I wonder if the dam is breaking.
I invited you all last week to join me in a dialogue to get to the heart of our Presbyterian identity and the language we use to communicate it to the world. Using “The Great Ends of the Church” to aid in this I expected that last week would just serve as an innocuous introduction. The real meat of this dialogue series would start with my reflections on the first great end—“The proclamation of the gospel for the salvation of humankind.”
I was wrong!
The response was immediate and swift. From readers who are both inside and outside of the Church, as well as some who admit to being on the very edge of the Church, one theme stood out above all others—the Great Ends of the Church reveal a certain Christian arrogance, an assumption of religious superiority, and an obvious “us vs. them” mentality.
I had assumed that I would, with your help, run through these six great ends incisively looking for the values at their core. Then we would explore more accessible language to the everyday 21st century American. What I didn’t expect was a nearly unanimous gut level reaction that essentially said, “Get rid of the arrogance and maybe these six great ends are salvageable.”
One reader reported that she is absolutely committed to truth-telling in this time, but she is not hopeful that the church will survive its own self-inflicted wounds. Another reader provided an objective analysis as she wondered if where we are at is the result of the church being less an outgrowth of the movement of Jesus and more a reflection of the expansionistic imperialistic Roman empire. Another reader acknowledged that he felt that not all of these great ends could or should go forward into the future.
It is not difficult to see the source of these reactions. The great ends use language of “proclaiming, maintaining, and preserving.” There is an implied assumption that we have been given a treasure that others don’t have. The language of being “a chosen people” is woven into the DNA of our great ends. With Presbyterians representing about 1 of every 285 people in America it is not difficult to see why a group that thinks they have THE gospel truth for all humanity seems just a wee bit arrogant.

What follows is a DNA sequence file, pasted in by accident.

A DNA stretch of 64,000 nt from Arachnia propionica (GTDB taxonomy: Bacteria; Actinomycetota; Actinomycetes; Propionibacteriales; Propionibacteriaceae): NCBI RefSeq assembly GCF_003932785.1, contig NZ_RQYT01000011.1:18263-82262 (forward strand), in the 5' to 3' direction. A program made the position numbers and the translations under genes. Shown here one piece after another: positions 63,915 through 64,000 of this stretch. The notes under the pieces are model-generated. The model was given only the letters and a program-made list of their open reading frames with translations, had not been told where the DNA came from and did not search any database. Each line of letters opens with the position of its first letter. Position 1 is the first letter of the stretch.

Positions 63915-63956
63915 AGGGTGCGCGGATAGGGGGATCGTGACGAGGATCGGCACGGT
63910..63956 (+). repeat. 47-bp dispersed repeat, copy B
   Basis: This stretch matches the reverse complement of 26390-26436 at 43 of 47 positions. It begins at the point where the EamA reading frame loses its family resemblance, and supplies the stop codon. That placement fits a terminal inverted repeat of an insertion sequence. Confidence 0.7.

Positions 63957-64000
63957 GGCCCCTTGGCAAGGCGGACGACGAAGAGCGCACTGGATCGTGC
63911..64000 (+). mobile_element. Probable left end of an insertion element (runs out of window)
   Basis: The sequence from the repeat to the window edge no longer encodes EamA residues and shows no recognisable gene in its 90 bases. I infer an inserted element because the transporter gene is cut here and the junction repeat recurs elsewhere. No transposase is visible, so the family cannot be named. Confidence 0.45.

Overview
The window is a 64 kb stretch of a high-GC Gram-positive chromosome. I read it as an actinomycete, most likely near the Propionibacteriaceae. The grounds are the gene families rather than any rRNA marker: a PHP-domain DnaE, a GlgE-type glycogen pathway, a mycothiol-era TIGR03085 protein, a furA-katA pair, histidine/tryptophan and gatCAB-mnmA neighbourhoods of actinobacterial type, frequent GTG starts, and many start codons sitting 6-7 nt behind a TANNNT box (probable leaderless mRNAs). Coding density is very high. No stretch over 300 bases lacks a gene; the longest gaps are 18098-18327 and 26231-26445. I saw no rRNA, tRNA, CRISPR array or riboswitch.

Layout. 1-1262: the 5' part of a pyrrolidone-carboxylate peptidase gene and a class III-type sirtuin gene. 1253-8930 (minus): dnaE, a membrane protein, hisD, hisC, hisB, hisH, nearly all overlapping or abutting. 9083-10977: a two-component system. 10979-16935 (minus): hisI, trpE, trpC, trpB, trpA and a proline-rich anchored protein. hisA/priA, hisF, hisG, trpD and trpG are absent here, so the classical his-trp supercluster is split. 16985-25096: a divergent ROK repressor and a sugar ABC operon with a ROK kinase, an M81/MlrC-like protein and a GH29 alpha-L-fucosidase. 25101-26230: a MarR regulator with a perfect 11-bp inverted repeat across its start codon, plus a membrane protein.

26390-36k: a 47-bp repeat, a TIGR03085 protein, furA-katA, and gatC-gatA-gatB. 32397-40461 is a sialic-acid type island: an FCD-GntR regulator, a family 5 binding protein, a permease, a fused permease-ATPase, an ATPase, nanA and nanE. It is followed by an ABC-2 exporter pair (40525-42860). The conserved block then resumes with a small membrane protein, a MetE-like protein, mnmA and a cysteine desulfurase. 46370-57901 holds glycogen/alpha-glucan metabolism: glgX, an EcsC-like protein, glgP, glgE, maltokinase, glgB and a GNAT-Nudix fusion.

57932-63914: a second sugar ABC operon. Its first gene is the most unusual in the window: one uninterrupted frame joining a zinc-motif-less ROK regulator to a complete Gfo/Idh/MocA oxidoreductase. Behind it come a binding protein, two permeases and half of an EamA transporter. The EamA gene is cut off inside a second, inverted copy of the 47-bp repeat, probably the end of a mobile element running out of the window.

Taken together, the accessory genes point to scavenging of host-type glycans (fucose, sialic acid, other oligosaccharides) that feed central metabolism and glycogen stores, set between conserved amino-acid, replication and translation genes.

What was interesting about this week was this sense that a great convergence was happening. It is what makes me wonder if a cultural and ideological dam is breaking. While this invitation to a blog series revealed a visceral distaste for the Christian arrogance of our great ends we were also honoring Indigenous People’s Day in what we formerly celebrated as Columbus Day. We went from honoring a colonizer to honoring those who suffered at the hands of colonizing.
At the same time, I received a call from an executive in another denomination over concerns that our two denominations might be exposed for abusive practices in the establishment of missionary boarding schools. He said that it was just a matter of time before stories of “well-meaning” Christians are come to light for eradicating whole cultures in favor of a Christian identity.
And, all of this is happening while we are wrestling with our participation in the structural racism of our society. I could not help but notice that a white Christian nationalist could take all six of our great ends and make a case for their particular brand of religiously based terrorism. While I do not think very many Presbyterians would identity as white Christian nationalists, the ideology of white Christian nationalism has its roots in language very much like “The Great Ends of the Church.”
Is a cultural and ideological dam breaking? Has our particular brand of Presbyterianism run its course? Are our great ends salvageable? Is there too much Christian arrogance and us vs. them thinking to carry them into a future of global interdependence? Can a religion based on offering salvation to all people survive in a world not all that concerned about our particular brand of salvation?
I have to admit that I write all of this with some fear and trepidation. In the back of my mind I can hear a voice saying, “Brian, as a church executive shouldn’t you be holding up and reinforcing the core values and assumptions of our tradition?” But, I have a louder and even deeper voice that is telling me that if we can’t answer these questions, the church as we know it will disappear into the annals of history. As I write I think of the lyrics to one of our old hymns, “We’ve a story to tell to the nations, that shall turn their hearts to the right…” There it is again.
Readers this past week chimed in together, “Enough with the Christian arrogance!”
What do you think?
Am I being too harsh? Not harsh enough?
This is a dialogue.
Let me have it!
By Rev. Brian Heron, Presbyter for Vision and Mission, Presbytery of the Cascades